Best Buddies of Southwest Florida kicks off thanks to $300,000 grant from the Golisano Foundation
A program that provides children who have special needs with peers who can provide some friendly support has received a kickstart in Lee County, thanks to a major donation.
More than a dozen chapters of Best Buddies of Southwest Florida have begun since the Golisano Foundation granted the organization $300,000.
Best Buddies of Southwest Florida Area Director Melanie Musick said the grant enabled them to expand the nonprofit Best Buddies International in Southwest Florida. The Golisano Foundation had previously granted Best Buddies to open an office in Rochester.
“We are so pleased to support the launch and expansion of Best Buddies in Southwest Florida,” said Ann Costello, executive director of the Golisano Foundation, in a prepared statement. “The success we achieved opening Best Buddies in Western NY, has enabled us to replicate that in Southwest Florida. We had some delays launching due to Hurricane Irma, but the team in Southwest Florida made up for that and picked up a lot of steam in a short period of time. Best Buddies has an exceptional track record. It is focused on the next generation, it changes attitudes, fosters inclusion and friendships that transcend differences. We are excited that we are able to expand this work building inclusive communities in Southwest Florida.”
Six months after becoming established in Southwest Florida, 13 chapters of Best Buddies have been formed. Ten more chapters were pending as of June 6.
“It’s been an amazing journey so far, as far as the connections and how receptive people are. People are excited. It’s a good thing,” she said. “Some of the schools had come on in the last couple of weeks. Even at the end of the school year, the teachers have seen the value this will do for the IDD students.”
Best Buddies is a friendship club, providing one-to-one friendship opportunities for children with intellectual and development disabilities with someone without IDD in elementary to collegiate levels in Lee, Collier and Charlotte counties.
“The idea is Best Buddies was originally founded for children with disabilities, but what the outcome has been, students without the disabilities being impacted 10 times more than the original targeted audience,” Musick said. “The number of times I get goosebumps throughout the week I can’t talk about without crying, it is so moving to see what the potential is in this area.”
Musick recalls when she was in school how children diagnosed with disabilities were segregated and kept separate from other students at the school.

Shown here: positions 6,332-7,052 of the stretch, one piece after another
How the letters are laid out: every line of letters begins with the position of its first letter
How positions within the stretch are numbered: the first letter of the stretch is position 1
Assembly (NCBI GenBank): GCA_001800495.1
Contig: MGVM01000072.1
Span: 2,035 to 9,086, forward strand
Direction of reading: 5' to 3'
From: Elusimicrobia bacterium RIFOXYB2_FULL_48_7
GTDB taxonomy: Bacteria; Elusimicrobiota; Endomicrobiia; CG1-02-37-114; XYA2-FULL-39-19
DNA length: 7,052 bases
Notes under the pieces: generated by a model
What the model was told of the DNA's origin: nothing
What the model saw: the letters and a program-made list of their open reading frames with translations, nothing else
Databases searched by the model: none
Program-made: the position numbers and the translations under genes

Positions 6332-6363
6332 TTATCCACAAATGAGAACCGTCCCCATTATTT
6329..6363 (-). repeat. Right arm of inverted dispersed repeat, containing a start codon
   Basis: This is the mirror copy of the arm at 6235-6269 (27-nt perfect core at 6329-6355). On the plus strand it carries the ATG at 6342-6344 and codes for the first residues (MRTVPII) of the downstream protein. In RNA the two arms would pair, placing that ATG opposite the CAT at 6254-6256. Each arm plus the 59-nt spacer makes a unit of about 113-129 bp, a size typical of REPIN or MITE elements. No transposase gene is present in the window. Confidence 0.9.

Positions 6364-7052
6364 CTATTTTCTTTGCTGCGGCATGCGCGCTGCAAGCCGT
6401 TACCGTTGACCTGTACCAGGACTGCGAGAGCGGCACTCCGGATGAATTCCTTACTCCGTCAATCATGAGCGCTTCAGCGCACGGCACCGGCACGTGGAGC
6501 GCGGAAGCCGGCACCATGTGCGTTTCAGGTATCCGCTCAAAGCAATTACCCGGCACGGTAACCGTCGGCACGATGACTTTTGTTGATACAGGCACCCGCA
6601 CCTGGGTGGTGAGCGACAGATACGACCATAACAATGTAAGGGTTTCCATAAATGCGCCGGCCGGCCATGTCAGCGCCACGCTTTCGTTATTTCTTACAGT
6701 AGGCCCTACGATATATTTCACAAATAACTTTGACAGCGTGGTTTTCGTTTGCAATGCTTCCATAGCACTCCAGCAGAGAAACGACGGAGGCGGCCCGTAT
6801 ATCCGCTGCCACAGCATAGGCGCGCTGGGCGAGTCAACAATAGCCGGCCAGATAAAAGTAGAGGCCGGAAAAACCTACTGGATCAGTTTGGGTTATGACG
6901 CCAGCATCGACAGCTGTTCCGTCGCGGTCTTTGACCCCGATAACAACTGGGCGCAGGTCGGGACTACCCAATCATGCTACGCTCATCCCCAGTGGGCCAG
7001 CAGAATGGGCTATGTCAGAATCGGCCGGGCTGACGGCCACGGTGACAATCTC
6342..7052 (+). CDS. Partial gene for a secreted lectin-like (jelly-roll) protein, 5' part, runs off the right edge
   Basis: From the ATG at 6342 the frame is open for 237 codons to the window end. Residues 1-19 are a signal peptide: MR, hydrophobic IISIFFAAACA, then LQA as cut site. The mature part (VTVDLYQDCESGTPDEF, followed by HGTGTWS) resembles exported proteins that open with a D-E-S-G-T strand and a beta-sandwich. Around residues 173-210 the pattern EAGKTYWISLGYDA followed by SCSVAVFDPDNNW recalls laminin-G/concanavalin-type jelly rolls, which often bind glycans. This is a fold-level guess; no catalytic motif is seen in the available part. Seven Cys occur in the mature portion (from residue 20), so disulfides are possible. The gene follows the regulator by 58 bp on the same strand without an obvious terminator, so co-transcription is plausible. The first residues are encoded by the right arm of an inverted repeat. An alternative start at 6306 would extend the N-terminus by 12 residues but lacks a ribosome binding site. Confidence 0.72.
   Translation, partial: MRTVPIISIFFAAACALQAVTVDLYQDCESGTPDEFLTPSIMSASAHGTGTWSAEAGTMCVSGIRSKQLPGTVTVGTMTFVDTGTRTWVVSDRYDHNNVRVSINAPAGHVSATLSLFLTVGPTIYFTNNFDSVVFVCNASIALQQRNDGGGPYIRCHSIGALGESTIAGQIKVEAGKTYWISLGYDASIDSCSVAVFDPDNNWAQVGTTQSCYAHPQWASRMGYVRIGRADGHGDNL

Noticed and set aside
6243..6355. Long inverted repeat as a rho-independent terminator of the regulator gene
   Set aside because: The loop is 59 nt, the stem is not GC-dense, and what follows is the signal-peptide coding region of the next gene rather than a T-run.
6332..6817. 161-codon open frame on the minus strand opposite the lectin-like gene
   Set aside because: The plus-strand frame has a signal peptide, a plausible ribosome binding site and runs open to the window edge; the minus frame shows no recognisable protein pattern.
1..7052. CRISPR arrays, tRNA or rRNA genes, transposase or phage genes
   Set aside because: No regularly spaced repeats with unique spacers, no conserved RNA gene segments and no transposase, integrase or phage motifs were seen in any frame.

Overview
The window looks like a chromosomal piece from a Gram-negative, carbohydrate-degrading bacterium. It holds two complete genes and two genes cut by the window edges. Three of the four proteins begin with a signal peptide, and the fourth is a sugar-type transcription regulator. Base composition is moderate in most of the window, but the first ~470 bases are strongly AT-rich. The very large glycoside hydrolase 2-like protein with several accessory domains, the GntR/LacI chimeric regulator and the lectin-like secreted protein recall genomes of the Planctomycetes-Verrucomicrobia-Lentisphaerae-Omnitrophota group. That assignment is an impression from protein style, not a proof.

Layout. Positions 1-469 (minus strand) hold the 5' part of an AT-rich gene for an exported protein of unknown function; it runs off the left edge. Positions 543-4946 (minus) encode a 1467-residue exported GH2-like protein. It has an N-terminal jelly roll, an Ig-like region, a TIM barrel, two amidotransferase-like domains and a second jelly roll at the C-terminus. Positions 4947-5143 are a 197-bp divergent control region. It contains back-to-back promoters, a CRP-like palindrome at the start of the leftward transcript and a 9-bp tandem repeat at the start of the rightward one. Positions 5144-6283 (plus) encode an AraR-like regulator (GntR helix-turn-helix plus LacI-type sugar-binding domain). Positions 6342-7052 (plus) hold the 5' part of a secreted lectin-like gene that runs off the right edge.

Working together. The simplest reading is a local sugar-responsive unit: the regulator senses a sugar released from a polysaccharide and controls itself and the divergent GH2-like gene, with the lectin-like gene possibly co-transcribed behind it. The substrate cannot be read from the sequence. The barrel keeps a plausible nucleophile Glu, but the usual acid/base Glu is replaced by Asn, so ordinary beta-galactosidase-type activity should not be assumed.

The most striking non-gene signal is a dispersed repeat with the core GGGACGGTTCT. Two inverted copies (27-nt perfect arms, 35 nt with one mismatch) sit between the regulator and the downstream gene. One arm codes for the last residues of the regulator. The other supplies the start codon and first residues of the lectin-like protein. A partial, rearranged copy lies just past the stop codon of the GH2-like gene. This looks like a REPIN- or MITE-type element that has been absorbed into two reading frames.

“Part of the goal is, let’s mix the populations,” she explained.
One of the neatest chapters stems from Ida Baker High School, which has had a “Baker Buddies” program for the past 10 years.
“The timing just happened to be right. When we visited and presented what Best Buddies would add to their program, they were receptive of coming on with us,” Musick said.
Other Best Buddies chapters include Florida Gulf Coast University, Fort Myers High School, Lehigh Senior High School, Manatee Middle School, Gateway Charter Intermediate, Varsity Lakes Middle School, Tortuga Preserve Elementary School, Babcock Neighborhood School, Gulf Elementary School, Riverdale High School, Estero High School and Florida Southwestern College.
In addition to Musick, Best Buddies of Southwest Florida also staffs Program Manager Katie Vazquez, who is the school liaison. Musick said Vazquez leaves the scheduling up to the school, so they can incorporate what works best for their population.
“It’s a flexible opportunity,” she said of some Best Buddies chapters meeting after school, before school and during lunch. “You know your school better than we do.”
Those interested in becoming a peer mentor have to fill out a membership application, which includes a matching survey. Questions include favorite music and television show and what they like to do on the weekends.
The faculty advisor and student leader will compare the IDD-defined student’s likes with the peer mentor, so they can make the best matches.
“This has been going on for 29 years,” Musick said of Best Buddies. “It has had time to map things out and find what works.”
Due to Best Buddies of Southwest Florida being so young, they are open to having volunteers to become more self-sustaining.
Best Buddies of Southwest Florida has an office at 5237 Summerlin Commons Blvd. in Fort Myers.
The advisory board for the local area includes Chairman Samantha Clark of Caring Transitions in Bonita Springs and Naples; Suzanne Tocci of Tortuga Preserve Elementary in Lehigh Acres and Jodi Suskind of Thrivent Financial in Fort Myers.
For more information, contact Musick at firstname.lastname@example.org, or call (239) 275-2510.
On Nov. 3, FGCU Best Buddies and Best Buddies of Southwest Florida will host an inaugural Southwest Florida Friendship Ball, a prom-like event for middle, high and college members. The ball will be held at the Cohen Center Ballroom on FGCU’s campus.